of the duties of office must be paid in accordance with this By-law.
Table of contents
1.4 The table of contents is for convenient reference only.

Severability
1.5 A decision by a court that any part of this By-law is illegal, void or unenforceable
severs that part form this By-law and is not to affect the balance of this By-law.

PART 2
ONE-TIME PAYMENTS
Mayor and Councillors
2.1 On May 1, 2016, the Mayor and each Councillor, including the Deputy Mayor and the
Acting-Mayor, will each receive a one-time payment of $3,048.00.

Councillors

2.2 In addition to the payment referred to in section 2.1, on May 1, 2016, each Councillor,
including the Deputy Mayor and the Acting-Mayor, will receive a one-time payment of
$8,968.00.

Acting-Mayor

2.3 In addition to the payments referred to in sections 2.1 and 2.2, on May 1, 2016, the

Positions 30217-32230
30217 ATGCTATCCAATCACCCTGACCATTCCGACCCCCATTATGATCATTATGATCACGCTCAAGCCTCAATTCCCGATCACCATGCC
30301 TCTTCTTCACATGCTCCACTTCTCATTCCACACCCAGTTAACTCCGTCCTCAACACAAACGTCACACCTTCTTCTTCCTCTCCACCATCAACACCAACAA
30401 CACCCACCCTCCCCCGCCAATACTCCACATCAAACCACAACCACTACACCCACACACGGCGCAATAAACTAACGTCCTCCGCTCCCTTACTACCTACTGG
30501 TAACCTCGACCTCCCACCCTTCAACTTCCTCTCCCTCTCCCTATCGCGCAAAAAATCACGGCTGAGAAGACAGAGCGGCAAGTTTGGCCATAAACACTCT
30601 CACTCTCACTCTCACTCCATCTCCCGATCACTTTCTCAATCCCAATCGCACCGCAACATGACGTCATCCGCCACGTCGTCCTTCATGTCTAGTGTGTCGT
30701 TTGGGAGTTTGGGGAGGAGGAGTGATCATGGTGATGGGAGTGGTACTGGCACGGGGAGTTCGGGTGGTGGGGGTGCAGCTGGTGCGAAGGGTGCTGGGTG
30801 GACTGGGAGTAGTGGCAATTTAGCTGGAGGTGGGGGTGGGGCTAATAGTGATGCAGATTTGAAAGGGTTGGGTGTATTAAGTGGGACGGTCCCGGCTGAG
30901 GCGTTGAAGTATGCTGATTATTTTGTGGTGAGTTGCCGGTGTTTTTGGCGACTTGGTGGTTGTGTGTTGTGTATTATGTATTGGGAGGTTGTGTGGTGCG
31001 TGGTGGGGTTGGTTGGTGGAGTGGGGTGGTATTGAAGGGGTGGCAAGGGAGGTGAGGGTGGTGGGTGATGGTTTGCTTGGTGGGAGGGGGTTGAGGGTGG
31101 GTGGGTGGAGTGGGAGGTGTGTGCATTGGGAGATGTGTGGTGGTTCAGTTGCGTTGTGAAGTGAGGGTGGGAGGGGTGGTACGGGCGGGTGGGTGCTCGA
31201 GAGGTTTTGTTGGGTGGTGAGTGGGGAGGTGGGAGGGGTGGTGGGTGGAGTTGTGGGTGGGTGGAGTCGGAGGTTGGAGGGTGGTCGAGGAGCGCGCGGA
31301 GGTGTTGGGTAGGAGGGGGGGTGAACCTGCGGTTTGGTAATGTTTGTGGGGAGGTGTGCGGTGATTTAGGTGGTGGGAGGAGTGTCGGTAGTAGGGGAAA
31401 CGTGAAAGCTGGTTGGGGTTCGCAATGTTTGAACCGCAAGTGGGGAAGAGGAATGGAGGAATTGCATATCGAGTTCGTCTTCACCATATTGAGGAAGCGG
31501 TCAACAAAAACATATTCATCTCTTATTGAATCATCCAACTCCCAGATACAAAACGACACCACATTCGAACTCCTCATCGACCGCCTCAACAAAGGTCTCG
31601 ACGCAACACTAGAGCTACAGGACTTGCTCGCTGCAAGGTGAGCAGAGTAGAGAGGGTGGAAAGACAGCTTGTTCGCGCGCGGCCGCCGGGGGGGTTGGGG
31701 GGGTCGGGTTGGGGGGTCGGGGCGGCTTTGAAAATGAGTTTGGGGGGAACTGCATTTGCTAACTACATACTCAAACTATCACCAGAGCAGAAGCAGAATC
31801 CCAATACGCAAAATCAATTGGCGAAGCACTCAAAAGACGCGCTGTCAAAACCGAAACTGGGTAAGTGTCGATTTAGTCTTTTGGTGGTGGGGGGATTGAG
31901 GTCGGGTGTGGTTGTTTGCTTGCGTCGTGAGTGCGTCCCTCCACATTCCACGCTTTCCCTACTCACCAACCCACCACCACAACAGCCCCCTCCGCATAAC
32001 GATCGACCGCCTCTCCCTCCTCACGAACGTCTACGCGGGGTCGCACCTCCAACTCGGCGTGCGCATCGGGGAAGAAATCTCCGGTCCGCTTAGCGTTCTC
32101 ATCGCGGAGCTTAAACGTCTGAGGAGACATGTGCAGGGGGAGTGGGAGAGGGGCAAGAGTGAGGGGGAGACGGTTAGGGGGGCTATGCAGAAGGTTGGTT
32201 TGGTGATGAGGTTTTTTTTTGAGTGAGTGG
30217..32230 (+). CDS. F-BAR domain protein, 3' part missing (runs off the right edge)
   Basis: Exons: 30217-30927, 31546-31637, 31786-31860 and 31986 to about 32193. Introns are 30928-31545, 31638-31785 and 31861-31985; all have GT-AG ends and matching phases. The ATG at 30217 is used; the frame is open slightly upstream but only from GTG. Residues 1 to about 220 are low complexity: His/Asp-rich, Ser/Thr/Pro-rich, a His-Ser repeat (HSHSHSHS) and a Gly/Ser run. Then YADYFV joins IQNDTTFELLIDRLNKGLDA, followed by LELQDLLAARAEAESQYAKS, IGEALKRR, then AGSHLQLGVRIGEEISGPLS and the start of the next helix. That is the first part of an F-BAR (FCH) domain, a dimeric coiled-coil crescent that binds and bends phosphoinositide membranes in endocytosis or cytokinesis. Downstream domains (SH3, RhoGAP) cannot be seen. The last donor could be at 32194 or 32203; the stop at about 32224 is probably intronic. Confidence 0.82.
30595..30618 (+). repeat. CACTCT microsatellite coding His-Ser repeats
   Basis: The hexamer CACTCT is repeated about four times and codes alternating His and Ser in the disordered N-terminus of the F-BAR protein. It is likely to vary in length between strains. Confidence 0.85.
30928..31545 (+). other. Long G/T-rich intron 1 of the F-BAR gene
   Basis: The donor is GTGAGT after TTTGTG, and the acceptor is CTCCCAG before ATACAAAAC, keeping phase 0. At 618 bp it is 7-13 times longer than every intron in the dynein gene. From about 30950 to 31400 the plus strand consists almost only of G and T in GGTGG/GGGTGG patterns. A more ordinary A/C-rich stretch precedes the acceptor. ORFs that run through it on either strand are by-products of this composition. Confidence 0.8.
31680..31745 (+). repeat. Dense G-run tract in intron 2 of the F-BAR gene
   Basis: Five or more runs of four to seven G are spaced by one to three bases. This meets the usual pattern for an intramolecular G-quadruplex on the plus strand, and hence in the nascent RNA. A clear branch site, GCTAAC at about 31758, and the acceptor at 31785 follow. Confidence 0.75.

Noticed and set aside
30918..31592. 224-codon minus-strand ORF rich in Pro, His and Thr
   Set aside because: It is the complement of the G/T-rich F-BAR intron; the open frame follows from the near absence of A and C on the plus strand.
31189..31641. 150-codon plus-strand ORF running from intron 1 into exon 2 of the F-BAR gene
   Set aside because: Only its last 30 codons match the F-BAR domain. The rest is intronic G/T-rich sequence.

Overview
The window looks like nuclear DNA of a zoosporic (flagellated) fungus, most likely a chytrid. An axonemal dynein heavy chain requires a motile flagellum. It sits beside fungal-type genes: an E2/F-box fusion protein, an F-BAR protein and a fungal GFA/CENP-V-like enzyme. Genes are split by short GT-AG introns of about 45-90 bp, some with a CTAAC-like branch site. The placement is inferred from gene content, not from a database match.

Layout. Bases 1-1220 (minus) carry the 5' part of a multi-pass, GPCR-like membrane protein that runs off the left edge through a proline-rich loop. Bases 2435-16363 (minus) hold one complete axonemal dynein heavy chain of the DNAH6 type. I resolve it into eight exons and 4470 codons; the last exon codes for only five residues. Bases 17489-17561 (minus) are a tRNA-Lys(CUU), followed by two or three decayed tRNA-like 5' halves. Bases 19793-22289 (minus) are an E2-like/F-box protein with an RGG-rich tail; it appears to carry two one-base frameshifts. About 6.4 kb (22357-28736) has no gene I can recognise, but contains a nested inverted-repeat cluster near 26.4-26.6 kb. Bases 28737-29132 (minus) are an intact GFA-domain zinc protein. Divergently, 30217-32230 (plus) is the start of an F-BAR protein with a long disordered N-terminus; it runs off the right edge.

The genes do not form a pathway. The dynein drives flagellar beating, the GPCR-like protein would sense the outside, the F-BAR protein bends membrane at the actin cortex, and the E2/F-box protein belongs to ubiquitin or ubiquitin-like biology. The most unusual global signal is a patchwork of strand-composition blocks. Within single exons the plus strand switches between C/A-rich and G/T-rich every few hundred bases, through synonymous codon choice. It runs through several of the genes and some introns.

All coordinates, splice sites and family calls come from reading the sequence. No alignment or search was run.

Acting-Mayor will receive a one-time payment equivalent to 8 per cent of the salary paid to
the Mayor between January 1, 2015 and April 30, 2016.

Duty Councillor

2.4 In addition to the payments referred to in sections 2.1 and 2.2, on May 1, 2016, each
Councillor who was appointed as Duty Councillor between January 1, 2015 and April 30, 2016,
will receive a one-time payment equivalent to 22 per cent of the Mayor’s monthly salary, for
the term of that appointment.

PART 3
REMUNERATION
Annual supplement
3.1 The Mayor and each Councillor, including the Deputy Mayor and the Acting-Mayor, will
receive an annual supplement of $3,048.00, commencing on May 1, 2016 and payable
thereafter on January 1st of each subsequent year.

Mayor’s remuneration
3.2 The Mayor’s remuneration for the year 2016 is S 161,308.02 and must be adjusted
annually thereafter, in accordance with the provisions of Part 4 of this By-law.